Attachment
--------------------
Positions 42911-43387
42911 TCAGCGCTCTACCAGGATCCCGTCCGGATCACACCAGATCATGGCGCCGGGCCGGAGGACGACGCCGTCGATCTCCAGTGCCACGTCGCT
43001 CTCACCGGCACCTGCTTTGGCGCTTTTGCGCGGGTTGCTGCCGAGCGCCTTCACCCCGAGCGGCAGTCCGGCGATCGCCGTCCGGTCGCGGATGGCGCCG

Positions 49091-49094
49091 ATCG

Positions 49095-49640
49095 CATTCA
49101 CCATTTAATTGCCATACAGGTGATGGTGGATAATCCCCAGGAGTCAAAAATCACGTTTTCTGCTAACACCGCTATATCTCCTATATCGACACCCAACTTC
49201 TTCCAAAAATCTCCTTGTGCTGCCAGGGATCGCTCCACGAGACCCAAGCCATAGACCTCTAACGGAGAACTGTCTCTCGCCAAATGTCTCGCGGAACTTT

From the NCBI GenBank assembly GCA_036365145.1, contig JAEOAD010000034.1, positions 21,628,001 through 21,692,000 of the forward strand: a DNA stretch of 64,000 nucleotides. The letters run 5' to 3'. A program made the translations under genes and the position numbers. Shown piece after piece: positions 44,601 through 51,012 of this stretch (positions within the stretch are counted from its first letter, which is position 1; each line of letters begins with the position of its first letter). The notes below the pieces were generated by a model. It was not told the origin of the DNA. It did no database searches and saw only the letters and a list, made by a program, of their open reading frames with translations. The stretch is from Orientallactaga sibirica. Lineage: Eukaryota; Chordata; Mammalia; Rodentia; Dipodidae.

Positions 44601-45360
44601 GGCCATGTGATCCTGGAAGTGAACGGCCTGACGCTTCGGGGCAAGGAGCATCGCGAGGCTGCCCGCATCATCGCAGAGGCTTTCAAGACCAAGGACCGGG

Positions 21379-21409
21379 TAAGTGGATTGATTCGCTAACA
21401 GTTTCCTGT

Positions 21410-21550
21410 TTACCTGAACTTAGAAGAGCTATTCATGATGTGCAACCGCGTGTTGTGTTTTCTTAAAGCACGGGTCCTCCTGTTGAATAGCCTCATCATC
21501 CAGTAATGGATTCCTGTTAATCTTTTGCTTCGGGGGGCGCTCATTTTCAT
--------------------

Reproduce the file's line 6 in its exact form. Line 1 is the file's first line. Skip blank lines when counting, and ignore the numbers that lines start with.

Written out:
Positions 49095-49640